The Gods of Guilt

51f2uMVYIHL._SL150_The Gods of Guilt
by Michael Connelly
2014/ 401 pages – 11h 49m
read by Peter Giles
Rating – C

This is Connelly’s new one starring criminal defense attorney Mickey Haller, a “Lincoln lawyer” – which means he works out of his car.  Haller gets a call to  defend Andre LaCosse, a web-designer (a digital pimp) who is in jail on charges for having murdered a client, Giselle Dallinger, a high-priced prostitute who was found dead and he was the last one to see her – he says she was alive when he left her.   He’d been at her apartment to collect payment for a job his web-site  had sent her out on – he grabbed her by the neck at the time but then left.

It was Giselle who had earlier recommended Haller to Lacoste and Haller has to scratch his memory and check the web to remember – yes – Giselle Dallinger, the murder victim this time,  was now Gloria Dayton (aka Glory Days)  a woman from Haller’s past in many ways – many cases,  and professional but non-romantic over-involvement by Haller.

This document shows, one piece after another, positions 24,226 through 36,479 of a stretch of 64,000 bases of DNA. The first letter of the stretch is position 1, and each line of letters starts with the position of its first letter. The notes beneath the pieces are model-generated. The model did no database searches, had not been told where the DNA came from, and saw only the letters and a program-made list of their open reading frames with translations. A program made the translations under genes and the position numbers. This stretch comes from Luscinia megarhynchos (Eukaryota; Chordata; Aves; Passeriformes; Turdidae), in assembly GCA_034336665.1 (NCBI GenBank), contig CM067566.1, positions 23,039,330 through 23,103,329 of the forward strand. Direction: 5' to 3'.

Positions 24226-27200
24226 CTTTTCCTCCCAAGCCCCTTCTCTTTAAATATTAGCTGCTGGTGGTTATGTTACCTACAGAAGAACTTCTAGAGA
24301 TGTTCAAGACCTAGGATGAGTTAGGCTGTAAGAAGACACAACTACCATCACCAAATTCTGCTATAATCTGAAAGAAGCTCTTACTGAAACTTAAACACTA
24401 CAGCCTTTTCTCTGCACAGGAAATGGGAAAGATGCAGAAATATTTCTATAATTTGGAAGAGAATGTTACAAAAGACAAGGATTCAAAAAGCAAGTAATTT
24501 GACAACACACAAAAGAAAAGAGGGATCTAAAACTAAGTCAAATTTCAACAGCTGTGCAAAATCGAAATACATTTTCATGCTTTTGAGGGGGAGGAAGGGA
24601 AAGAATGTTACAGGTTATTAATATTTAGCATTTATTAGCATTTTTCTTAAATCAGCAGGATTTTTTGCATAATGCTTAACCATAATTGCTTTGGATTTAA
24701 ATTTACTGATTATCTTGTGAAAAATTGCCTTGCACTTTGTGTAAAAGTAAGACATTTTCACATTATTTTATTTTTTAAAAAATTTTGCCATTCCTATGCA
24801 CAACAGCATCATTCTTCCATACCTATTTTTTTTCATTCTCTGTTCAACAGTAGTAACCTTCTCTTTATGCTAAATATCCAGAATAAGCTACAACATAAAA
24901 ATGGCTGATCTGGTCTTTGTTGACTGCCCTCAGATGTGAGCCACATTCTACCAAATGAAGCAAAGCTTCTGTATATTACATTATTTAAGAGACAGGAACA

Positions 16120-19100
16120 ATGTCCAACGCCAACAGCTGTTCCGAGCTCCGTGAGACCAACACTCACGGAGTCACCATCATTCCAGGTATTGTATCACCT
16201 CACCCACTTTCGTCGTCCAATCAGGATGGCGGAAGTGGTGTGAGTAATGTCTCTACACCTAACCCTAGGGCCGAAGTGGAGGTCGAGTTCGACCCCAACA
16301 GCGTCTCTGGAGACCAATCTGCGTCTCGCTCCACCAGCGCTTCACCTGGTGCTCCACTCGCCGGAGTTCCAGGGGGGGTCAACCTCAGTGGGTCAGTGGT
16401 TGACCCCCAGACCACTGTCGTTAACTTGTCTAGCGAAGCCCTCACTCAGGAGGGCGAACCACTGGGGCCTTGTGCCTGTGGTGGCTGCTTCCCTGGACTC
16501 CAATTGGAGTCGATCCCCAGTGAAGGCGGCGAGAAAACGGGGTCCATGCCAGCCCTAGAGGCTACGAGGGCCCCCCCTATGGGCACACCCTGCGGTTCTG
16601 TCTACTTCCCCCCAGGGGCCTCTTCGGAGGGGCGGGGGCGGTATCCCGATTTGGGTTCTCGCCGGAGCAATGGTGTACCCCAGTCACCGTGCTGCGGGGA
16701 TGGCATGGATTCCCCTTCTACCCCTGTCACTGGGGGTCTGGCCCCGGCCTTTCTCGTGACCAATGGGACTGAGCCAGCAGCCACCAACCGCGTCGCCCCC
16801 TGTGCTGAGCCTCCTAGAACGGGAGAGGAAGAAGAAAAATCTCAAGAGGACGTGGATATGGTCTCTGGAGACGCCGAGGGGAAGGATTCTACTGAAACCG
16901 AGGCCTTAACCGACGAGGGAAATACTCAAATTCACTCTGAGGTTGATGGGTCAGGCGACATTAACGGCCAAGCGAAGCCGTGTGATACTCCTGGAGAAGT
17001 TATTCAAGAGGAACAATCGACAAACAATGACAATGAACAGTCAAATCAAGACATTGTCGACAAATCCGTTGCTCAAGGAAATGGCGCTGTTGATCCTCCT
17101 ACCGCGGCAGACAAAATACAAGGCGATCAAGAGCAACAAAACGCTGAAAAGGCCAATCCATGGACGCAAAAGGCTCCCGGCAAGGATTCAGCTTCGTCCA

From there we go to Haller’s old connections to Giselle and her connections to the drug world all the way to the cartels as well as law enforcement. And Haller is able to use the old connections, including crooked lawyers,  cops, etc. and the story gets complicated.  I lose interest. I stick with it and really enjoy only the courtroom tactics wondering what kind of twists the plot will take – the outcome is a given.    (I’m not interested in Haller’s personal life, either.)

Connelly fans will probably enjoy this book, but I’m not big on these tales which get into the seriously bad organized crime guys, corrupt law enforcement (or politicians)  with no motive except control of their turf and the big money in drugs.  Galbraith’s The Silk Worm was like a breath of fresh air.  This is cliché.

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